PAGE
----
Things as They Are When You're Nearer to the Earth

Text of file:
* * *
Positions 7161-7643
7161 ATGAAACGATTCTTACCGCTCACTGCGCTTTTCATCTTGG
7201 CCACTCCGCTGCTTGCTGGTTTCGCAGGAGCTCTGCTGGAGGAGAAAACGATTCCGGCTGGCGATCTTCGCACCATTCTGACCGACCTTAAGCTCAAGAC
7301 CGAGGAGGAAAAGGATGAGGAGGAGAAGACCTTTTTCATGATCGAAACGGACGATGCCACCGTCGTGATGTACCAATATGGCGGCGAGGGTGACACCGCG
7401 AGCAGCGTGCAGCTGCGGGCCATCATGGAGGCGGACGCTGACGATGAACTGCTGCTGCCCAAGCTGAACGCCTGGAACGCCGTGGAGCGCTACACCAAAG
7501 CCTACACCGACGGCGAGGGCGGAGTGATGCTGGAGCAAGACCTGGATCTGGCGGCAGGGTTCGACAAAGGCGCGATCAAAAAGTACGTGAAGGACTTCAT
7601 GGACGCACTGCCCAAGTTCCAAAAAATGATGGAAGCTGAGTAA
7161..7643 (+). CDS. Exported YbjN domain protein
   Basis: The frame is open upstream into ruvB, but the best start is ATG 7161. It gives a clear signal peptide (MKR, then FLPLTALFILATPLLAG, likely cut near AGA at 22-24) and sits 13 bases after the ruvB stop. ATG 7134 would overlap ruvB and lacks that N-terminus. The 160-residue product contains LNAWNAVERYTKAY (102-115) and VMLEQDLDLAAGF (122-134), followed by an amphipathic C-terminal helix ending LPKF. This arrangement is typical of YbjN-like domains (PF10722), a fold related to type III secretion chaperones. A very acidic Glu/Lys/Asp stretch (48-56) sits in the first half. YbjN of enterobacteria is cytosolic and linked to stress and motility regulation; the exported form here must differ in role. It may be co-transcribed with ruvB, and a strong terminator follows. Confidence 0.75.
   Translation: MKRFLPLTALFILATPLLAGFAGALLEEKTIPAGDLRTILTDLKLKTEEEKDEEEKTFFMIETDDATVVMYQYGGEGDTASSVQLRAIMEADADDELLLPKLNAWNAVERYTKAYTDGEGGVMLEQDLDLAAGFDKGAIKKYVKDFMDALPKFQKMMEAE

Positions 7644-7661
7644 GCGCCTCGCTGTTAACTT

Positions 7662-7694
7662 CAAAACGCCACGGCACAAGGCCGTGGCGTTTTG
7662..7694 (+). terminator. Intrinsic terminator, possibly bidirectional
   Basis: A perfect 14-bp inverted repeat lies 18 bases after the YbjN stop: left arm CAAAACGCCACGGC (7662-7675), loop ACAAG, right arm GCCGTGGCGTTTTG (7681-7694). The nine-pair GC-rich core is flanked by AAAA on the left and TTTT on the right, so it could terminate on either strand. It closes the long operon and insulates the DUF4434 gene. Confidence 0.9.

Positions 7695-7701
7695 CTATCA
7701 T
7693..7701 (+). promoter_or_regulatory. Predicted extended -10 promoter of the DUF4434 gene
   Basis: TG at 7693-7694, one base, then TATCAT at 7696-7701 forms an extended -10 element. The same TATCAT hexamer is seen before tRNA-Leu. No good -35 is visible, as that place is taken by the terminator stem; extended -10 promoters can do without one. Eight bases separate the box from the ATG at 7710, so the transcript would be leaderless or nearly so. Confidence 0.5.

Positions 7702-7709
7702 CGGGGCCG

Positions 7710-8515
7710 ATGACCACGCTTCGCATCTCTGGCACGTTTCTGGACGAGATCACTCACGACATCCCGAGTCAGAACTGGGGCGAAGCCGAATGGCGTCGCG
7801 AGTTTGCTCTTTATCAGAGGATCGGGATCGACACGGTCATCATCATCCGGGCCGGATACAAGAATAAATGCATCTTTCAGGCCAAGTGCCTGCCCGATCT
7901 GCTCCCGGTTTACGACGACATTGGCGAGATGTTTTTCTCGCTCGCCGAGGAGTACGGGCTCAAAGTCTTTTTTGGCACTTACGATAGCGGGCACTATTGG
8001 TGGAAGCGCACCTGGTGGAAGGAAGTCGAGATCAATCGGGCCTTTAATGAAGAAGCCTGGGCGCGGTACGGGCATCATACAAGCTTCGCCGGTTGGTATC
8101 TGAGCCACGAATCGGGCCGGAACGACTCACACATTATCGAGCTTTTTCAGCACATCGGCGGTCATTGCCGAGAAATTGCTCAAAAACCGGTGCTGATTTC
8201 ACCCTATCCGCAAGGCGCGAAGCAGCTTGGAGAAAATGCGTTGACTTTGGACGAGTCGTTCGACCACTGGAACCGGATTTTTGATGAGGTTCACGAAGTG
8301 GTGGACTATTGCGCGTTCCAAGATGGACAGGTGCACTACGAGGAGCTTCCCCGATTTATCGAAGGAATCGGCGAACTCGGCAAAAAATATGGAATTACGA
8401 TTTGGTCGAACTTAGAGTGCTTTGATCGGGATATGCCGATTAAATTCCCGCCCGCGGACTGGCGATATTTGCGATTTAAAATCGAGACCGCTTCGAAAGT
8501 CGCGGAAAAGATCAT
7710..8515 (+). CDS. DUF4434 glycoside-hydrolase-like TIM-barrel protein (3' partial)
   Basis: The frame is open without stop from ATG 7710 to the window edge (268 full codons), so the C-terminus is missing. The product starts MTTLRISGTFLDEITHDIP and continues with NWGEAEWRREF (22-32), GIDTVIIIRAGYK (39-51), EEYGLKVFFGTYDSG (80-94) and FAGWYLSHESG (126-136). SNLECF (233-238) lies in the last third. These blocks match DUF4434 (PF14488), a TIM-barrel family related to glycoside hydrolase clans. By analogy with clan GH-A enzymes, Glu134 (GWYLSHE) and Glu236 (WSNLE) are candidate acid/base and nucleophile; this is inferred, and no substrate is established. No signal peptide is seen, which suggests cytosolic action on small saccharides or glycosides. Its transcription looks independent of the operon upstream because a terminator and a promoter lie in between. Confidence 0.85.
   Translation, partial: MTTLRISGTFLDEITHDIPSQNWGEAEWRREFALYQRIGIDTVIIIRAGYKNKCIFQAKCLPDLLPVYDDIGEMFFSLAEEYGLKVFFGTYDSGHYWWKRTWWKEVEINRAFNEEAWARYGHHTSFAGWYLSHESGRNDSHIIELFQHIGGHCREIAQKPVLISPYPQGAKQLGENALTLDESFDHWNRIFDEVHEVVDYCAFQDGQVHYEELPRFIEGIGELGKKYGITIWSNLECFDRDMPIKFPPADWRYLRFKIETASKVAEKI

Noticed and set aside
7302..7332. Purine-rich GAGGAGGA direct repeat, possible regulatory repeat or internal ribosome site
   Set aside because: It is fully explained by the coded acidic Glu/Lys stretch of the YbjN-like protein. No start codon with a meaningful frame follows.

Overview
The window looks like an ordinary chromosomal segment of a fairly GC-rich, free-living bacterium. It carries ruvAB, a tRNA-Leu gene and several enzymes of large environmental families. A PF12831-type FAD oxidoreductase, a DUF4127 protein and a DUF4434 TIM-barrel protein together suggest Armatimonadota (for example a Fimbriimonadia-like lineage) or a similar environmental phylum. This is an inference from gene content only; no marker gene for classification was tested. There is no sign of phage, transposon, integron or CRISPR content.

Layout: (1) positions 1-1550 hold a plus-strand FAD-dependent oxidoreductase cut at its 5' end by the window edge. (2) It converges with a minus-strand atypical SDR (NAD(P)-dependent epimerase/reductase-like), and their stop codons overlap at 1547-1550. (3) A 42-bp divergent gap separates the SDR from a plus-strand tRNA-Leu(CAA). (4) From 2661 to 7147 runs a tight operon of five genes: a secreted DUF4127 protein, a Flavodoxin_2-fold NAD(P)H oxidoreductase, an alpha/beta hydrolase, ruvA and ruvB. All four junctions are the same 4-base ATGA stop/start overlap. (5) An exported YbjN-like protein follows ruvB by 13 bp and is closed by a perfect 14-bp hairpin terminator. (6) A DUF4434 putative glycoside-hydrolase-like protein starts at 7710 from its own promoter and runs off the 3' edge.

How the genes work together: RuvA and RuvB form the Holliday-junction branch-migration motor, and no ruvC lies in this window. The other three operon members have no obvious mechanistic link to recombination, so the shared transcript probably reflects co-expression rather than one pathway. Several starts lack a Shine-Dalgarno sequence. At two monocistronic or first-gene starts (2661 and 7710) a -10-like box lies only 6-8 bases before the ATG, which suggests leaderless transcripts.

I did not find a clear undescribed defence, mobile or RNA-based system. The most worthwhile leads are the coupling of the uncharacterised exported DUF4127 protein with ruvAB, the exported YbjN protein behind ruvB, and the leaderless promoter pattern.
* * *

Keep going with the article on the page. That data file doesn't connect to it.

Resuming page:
ON the Georgia coast, seasons slip into being. At the waning of summer, there is only the anticipation of cooler weather in the offing. The days are still hot but there is a different slant to the light in the mornings, and the leaves of the dogwoods hold a faint blush. There is the bittersweet promise of a season to come that will be brief and dear and can't possibly last. But autumn is the perfect time for the beaches here. The tourists have returned to their natural habitats, and now those of us who live on the coast can reclaim the place. Ours are the lonely beaches where sea oats rustle in the wind, audible now that the radios have mercifully disappeared. We are back in control; the lonely, the old ladies in their baseball caps, the young boys casting nets into the surf, the solitary fishermen, the walkers with their dogs (for some reason usually retrievers), and those of us who simply love the solitude and space offered by windswept strands. On a sunlit morning, I took my 18-month-old grandson, Mark, to the beach. The moment his feet touched the sand, he began running as fast as his strong little legs would carry him, listing slightly leeward in his headlong rush to the sea. His hair was a golden aureole of curls in the sun, his skin taut as a plum. From the beginning of life, he'd never shown the slightest fear of the water. He'd flown to the sea like a martin to the gourd, with adults in hot pursuit. But this morning when he reached the wa ter, he stopped. He looked out to sea, then down at his feet in the surf, then up to the sky. Then he turned to me and smiled. It was a smile of utter, beatific joy. In that instant, it had all come together for him; earth, sea, and sky were his. As I stood next to him, my hand on his head, a single curl wrapped around my finger like a strand of silk. The tensile strength of that fragile strand metamorphosed, wrapping itself around my heart as well as my hand. And I knew that long after he'd returned to his own island, t hose fragile strands would hold, unbroken. I think that sometimes, as we get taller, we forget to look at things closely that are nearer the earth than we are. When you are with a child, you get down to his level and discover things you have forgotten. Mark and I explored the hidey-hole of a fiddler crab, he leaning down to peer into the dark recesses, while I knelt. He discovered a cache of sea debris at the high water mark; the black casings of skate eggs like tiny purses, the long strands of a channeled whelk, a frond of scarlet seaweed. Each item was a bright discovery, each an adventure. He listened to a shell that holds the sounds of the sea. Back at the house in the damp coolness under the stilts, we found tiny black frogs, no larger than my thumbnail. They may have been inhabitants all along, but I hadn't been on Mark's level and had missed them. A few days later, I walked the strand alone, missing my grandson and son, who is now a single parent. At supper hour, the beach was largely deserted except for a group of gulls that stood looking out to sea and some brown pelicans flying low in formation over the water. I watched as an old man walked slowly over the walkway leading down to the beach. At the snow fence that separates the dunes from the strand, he paused. Taking off his shoes and socks he placed them neatly, side by side against the fence. He wore the garb of a countryman visiting the city: a white dress shirt, starched, with sleeves rolled up, and dark trousers. When he removed his shirt, folding it on top of his shoes, his undershirt revealed his "Farmer Brown" tan, exposing arms and neck roughened and tanned by years of working in the weather, his upper arms pale and vulnerable. Like Mr. Eliot's Prufrock, he rolled the bottoms of his trousers, and slowly, carefully, walked toward the water. BY this time, the tide was going out and the sea had flattened and become calm. He walked down to the surf and stood there, looking out to sea, just as Mark had done. I had the feeling that this was his first time at the ocean. I sat nearby watching him, sort of waiting for someone to join him, maybe family members for a picnic. But he remained alone. He began walking further into the water. The waves caught him, drenching him to his waist and still he stood, balancing himself on the shifting sands. He d idn't smile or make a sound, but just stood as the waves buffeted him. Eventually he moved back up on shore, and walked to the high-water mark where there were myriad tiny shells and the accumulation of sea things. He poked gingerly at a jellyfish and rubbed a toe over the tiny shells. Leaning down, he picked up a shell to examine, then put it back to the place where he had found it. Each object he found seemed to be a source of delight, of wonder; each discovery like a newly minted coin. I thought about Mark and his response to each new thing, and as I watched the old man it was evident that they had something in common. A small boy and an old man shared the same sense of wonder, of delight. How the child in us loves what is wild and free, how the heart lifts at even a glimpse of glory. The secret is in the ability to see a thing with fresh vision, unclouded by worldliness. Each of them saw Blake's "world in a grain of sand," and each of them, for an instant, "held infinity in his palm." I had felt such joy that morning, watching my grandson discover the wonders of this earth with his receptive young mind capable of understanding, enjoying, and absorbing names and places in the universe. But watching the old man, I realized that it's not only the young who have this sense of wonder, but also the young in heart. Sky, sea, and earth brought forth that sense of delight; that rare, touching innocence usually glimpsed in small children. The Psalmist wrote about one "Who humbleth himself to be hold the things that are in the heavens, and in the earth." As I observed the old man and recalled the intense scrutiny of the very young, I felt that tiny bubble of joy that lies unbidden and unbiddable, rise to the surface and fill my heart. To see a thing clearly requires that the object be limned by time and space, visible to the observer with the inner eye open and the outer vision enhanced by calm and serenity.